Amitav Ghosh is an Indian novelist who writes with a vivid sense of the natural environment. His book The Hungry Tide was in a pile of novels I was given for my birthday, and I thought I’d read it as a double bill with the author’s latest book, The Great Derangement: Climate change and the unthinkable.
First, a note on The Hungry Tide. It’s set in the Sundarbans, the tiger-infested maze of low-lying islands on India’s coast. It’s a fascinating place in itself, but it’s a region where the landscape can change suddenly. Rivers change course, mud banks and islands rise and shift. A storm surge can flood an island with salt water and make in uninhabitable overnight. It’s a place where environmental change is accelerated, where processes that would normally take centuries occur in weeks. Ghosh uses it as a microcosm for looking at how people and communities live with an environment that can’t be predicted.
The book follows a nephew returning to the islands to sort through some papers left to him by uncle, a Marxist, a poet and a hopeless idealist. We jump back and forth between his story and that of a young biologist looking for river dolphins with her local guide. Ghosh weaves together the traditional mythology of the area with aspects of its history as an experimental cooperative society in the 1930s. Characters have competing ideas of development and progress. They each have their own hopes and ambitions that may or may not be realistic in the unique environment of the tide country, which in some ways functions as a character in itself. It’s a great book, and while climate change is never explicitly mentioned, it’s one of the best treatments of the climate in fiction that I’ve read.
On to The Great Derangement then. Written over a decade after The Hungry Tide, this is Amitav Ghosh pondering his profession, and wondering why literary fiction has such as hard time addressing climate change. The moment a writer sets a book in a radically altered world, it gets pegged as science fiction – which isn’t taken seriously. This matters, he suggests, because literary fiction is one of the ways to track the stories that a society is telling about itself. Since it is so easily framed as a work of speculative imagination, fiction seems to be incapable of talking about climate change as reality. It becomes ‘unthinkable’.
In this series of essays, titled ‘stories’, ‘history’ and ‘politics’, Ghosh explores other ways that climate change becomes unthinkable. One section looks at the possibility of a cyclone hitting Mumbai. It’s not an area that has experienced cyclones historically, but in a changing climate nothing is so predictable. Other areas of the Arabian Sea that also thought they were immune have been hit recently. Ghosh investigates the likely consequences of a cyclone in one of the world’s most densely populated cities, the number of vulnerable people, the repercussions for India’s economy, the possibility of evacuating 18 million people. I found it chilling in a way few climate change books are, even the ones that try to be. But there are no plans for evacuating Mumbai, or for shoring up its defences. It is to all intents and purposes unthinkable.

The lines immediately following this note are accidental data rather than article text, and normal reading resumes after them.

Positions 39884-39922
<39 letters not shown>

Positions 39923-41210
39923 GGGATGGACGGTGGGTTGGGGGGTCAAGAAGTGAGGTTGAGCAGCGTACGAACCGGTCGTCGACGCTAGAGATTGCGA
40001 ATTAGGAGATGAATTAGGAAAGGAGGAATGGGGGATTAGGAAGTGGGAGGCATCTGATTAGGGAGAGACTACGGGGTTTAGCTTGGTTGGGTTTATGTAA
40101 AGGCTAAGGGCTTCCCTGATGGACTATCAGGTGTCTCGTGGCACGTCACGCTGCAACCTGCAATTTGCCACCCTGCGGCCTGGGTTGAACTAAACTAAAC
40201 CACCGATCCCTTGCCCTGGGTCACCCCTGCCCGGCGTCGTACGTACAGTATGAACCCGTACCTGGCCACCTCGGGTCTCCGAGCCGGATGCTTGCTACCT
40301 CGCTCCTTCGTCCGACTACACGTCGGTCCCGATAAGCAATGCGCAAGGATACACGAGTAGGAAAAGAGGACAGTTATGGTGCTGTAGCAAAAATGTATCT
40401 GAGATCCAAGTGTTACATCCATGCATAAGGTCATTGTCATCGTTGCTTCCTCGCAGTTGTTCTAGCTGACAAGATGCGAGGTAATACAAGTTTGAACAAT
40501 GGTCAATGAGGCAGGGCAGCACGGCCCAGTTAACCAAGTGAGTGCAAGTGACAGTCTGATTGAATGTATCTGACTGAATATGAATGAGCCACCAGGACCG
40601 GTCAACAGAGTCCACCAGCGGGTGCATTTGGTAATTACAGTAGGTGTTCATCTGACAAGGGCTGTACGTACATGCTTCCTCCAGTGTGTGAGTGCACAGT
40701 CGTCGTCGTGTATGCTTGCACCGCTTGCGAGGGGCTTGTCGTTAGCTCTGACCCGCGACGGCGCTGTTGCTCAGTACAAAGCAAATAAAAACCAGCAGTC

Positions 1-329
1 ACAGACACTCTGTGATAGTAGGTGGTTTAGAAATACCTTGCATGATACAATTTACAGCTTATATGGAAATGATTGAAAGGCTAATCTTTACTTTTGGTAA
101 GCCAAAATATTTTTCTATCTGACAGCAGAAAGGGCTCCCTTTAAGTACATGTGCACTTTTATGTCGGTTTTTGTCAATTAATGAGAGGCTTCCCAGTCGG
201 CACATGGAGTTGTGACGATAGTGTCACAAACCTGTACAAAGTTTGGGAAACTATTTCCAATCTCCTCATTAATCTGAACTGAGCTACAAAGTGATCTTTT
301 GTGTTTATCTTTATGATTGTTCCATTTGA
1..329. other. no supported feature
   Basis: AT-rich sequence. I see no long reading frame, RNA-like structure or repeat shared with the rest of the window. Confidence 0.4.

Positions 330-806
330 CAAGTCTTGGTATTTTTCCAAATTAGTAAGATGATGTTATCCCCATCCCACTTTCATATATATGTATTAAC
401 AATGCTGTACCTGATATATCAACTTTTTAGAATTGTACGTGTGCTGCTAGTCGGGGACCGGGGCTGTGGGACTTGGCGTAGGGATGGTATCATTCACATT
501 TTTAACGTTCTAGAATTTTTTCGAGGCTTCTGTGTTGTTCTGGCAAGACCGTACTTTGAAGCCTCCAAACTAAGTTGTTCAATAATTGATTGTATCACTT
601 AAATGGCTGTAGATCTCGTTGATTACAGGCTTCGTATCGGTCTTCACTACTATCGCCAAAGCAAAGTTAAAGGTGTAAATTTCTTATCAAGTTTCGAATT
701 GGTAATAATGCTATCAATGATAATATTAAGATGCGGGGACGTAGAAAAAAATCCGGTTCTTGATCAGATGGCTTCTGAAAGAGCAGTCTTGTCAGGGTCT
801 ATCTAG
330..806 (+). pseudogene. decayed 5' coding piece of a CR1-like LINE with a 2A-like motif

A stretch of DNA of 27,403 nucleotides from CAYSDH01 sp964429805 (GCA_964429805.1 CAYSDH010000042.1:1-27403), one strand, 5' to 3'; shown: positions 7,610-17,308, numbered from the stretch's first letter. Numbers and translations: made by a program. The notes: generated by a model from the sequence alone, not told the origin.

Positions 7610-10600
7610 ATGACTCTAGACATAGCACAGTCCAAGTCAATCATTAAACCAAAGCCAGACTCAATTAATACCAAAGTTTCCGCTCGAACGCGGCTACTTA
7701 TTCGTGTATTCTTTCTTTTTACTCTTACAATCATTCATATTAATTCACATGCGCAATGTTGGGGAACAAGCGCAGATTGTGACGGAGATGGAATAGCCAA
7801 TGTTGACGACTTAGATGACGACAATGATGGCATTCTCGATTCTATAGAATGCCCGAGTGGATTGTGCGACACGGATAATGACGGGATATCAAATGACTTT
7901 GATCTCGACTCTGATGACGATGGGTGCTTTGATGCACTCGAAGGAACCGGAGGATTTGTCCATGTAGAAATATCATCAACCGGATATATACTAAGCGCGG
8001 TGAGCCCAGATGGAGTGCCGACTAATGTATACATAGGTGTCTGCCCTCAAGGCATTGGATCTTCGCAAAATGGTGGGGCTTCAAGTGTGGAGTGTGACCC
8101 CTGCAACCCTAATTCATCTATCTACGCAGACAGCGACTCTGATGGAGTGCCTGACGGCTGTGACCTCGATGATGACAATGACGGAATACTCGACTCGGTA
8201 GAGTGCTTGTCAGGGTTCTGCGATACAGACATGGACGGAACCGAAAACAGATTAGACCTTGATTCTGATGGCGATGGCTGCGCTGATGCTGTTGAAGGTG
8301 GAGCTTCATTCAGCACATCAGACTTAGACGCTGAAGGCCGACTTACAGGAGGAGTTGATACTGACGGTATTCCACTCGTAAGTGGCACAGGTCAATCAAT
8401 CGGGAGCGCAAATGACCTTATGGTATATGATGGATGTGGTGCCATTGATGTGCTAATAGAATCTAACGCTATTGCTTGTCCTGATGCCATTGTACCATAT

Ghosh talks to his elderly mother who live in a flood-prone area. Would his relatives consider leaving the family home and moving to safer ground? Of course not. “To abandon the homes that have given our lives roots, stability and meaning, is nothing short of unthinkable”. And that is true of countless coastal communities, including the Sundarbans, that are right in the teeth of climate change. Ghosh describes the conversation with his mother, and decides he cannot press her on it, recognising that “contrary to what I might like to think, my life is not guided by reason; it is ruled, rather, by the inertia of habitual motion.”
There’s a lot more I could share, including how novels tell individual stories and sideline collective experience, risk and how we handle it, and how the Western model of development cannot be universalised. As an Indian writer, he points out the critical role that Asia plays in climate change, something I will come back to. He writes intelligently about the legacy of empire, and how taking climate change seriously would mean rebalancing historical inequalities. And of course he comments on his own writing, which added depth to my reading of The Hungry Tide. You’ll get the most of of The Great Derangement if you’re specifically interested in his main concern, which is the role of climate change in literature, but it’s a book full of insights and unusual perspectives.